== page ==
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Review of the rodent paleoparasitological knowledge from South America

Beltrame, María Ornela, Vieira de Souza, Mônica, Araújo, Adauto, Sardella, Norma Haydeé
Quaternary international 2014 v.352 pp. 68-74
Rodentia, biodiversity, biologists, hosts, parasites, rodents, South America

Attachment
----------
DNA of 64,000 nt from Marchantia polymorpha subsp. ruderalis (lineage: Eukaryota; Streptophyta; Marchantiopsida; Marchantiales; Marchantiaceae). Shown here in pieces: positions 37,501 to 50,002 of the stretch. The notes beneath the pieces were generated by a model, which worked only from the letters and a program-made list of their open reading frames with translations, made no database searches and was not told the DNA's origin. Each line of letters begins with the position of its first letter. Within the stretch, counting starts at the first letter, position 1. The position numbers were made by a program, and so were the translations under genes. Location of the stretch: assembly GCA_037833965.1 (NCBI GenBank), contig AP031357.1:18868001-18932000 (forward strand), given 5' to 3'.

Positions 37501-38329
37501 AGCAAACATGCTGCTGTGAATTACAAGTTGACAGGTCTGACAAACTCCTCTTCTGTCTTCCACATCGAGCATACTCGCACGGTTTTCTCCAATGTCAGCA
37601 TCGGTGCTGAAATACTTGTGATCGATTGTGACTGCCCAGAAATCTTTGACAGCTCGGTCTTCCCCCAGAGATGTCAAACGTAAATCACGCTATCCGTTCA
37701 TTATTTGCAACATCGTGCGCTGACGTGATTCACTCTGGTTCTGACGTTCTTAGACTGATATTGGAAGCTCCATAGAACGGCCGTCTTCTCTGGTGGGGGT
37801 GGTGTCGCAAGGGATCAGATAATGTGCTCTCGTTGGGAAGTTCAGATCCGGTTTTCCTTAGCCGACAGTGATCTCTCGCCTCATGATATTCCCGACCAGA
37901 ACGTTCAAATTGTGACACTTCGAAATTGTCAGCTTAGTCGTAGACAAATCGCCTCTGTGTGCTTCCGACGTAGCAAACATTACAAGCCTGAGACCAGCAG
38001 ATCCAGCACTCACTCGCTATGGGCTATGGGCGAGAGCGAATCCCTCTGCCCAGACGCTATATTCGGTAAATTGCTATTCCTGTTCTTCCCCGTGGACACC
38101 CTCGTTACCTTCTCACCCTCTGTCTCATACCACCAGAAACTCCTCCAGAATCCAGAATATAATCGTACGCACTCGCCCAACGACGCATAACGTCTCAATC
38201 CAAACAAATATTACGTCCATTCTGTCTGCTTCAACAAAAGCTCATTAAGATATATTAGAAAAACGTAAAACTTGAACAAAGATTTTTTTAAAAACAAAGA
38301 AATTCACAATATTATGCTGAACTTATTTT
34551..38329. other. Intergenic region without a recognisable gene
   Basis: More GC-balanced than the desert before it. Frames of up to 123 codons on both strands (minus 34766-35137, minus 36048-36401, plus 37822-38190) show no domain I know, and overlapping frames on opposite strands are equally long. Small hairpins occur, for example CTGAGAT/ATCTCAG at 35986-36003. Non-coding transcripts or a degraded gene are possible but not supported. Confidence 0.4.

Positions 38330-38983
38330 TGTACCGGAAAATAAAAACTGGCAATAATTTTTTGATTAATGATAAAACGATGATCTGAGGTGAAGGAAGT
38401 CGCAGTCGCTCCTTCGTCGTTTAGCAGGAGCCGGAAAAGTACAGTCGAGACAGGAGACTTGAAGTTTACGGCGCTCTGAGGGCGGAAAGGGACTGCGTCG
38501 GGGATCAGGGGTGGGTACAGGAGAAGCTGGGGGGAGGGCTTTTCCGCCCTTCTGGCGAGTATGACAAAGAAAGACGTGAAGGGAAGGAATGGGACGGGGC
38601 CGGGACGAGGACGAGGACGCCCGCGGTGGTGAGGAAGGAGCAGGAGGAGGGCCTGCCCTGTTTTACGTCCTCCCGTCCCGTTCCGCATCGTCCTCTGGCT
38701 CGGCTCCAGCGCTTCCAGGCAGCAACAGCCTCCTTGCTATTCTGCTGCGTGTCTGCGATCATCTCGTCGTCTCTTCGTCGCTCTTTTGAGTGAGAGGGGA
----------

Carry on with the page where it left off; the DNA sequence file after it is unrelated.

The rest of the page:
Rodents (Mammalia, Rodentia) are a key mammalian group with a worldwide distribution. The relevance of rodents as hosts in parasitic life-cycles, also in those of zoonotic impact, has been fully recognized. Parasites have been found in ancient remains throughout the world. Paleoparasitology is the study of ancient parasites recovered from archaeological and paleontological sites and materials. This paper reviews the major research activities carried out in rodent paleoparasitology from South America, aiming to integrate data and generate prospects in this field of research. The presence of rodent parasites in ancient times can provide useful and valuable information, as rodent paleoparasitological data can be used from diverse point of views. Anthropologists, biologists, archaeologists, and paleontologists can use this data to reconstruct ancient events based on the parasite life cycles and on the biological requirements to maintain the transmission from host to host. Rodent paleoparasitology may provide a picture of the biodiversity of parasites in ancient times. Although rodent remains are generally present in ancient times, their recovery from archaeological and paleontological contexts is still exceptional.